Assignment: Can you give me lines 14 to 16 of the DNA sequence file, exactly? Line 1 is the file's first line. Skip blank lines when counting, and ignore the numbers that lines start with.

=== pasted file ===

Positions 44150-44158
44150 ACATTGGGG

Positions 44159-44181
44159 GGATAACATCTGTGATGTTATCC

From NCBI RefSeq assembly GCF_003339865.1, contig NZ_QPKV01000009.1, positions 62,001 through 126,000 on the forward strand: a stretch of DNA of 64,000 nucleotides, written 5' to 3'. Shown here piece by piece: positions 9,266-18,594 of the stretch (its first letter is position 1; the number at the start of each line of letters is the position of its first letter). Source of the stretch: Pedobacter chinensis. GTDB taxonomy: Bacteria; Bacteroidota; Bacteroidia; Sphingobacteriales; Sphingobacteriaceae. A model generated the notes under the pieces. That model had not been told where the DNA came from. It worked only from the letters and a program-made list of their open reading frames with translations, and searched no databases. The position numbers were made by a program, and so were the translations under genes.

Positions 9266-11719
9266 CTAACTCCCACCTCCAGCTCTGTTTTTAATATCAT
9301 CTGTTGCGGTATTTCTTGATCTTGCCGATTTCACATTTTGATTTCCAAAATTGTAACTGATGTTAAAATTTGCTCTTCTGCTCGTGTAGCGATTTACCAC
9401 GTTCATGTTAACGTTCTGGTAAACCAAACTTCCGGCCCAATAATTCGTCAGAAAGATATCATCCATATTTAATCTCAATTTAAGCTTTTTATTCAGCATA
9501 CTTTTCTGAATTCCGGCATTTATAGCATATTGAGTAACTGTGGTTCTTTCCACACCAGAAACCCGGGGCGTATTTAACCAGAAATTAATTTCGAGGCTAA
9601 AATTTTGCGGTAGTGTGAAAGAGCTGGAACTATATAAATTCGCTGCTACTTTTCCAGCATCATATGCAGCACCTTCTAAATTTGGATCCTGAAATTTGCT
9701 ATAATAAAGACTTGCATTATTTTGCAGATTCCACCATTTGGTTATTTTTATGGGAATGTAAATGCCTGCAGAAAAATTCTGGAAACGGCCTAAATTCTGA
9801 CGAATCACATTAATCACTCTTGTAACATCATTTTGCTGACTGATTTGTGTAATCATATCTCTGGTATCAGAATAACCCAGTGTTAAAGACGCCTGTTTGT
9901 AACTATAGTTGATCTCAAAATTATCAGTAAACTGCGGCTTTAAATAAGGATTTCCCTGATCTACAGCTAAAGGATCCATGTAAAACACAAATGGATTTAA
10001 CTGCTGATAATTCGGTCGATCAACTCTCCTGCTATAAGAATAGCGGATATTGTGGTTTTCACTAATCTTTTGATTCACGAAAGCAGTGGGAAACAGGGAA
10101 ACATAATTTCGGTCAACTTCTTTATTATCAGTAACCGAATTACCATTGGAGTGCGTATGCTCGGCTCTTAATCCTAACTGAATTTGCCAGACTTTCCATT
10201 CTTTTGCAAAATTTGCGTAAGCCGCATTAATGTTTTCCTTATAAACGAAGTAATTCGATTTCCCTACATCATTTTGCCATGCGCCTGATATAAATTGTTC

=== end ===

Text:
9901 AACTATAGTTGATCTCAAAATTATCAGTAAACTGCGGCTTTAAATAAGGATTTCCCTGATCTACAGCTAAAGGATCCATGTAAAACACAAATGGATTTAA
10001 CTGCTGATAATTCGGTCGATCAACTCTCCTGCTATAAGAATAGCGGATATTGTGGTTTTCACTAATCTTTTGATTCACGAAAGCAGTGGGAAACAGGGAA
10101 ACATAATTTCGGTCAACTTCTTTATTATCAGTAACCGAATTACCATTGGAGTGCGTATGCTCGGCTCTTAATCCTAACTGAATTTGCCAGACTTTCCATT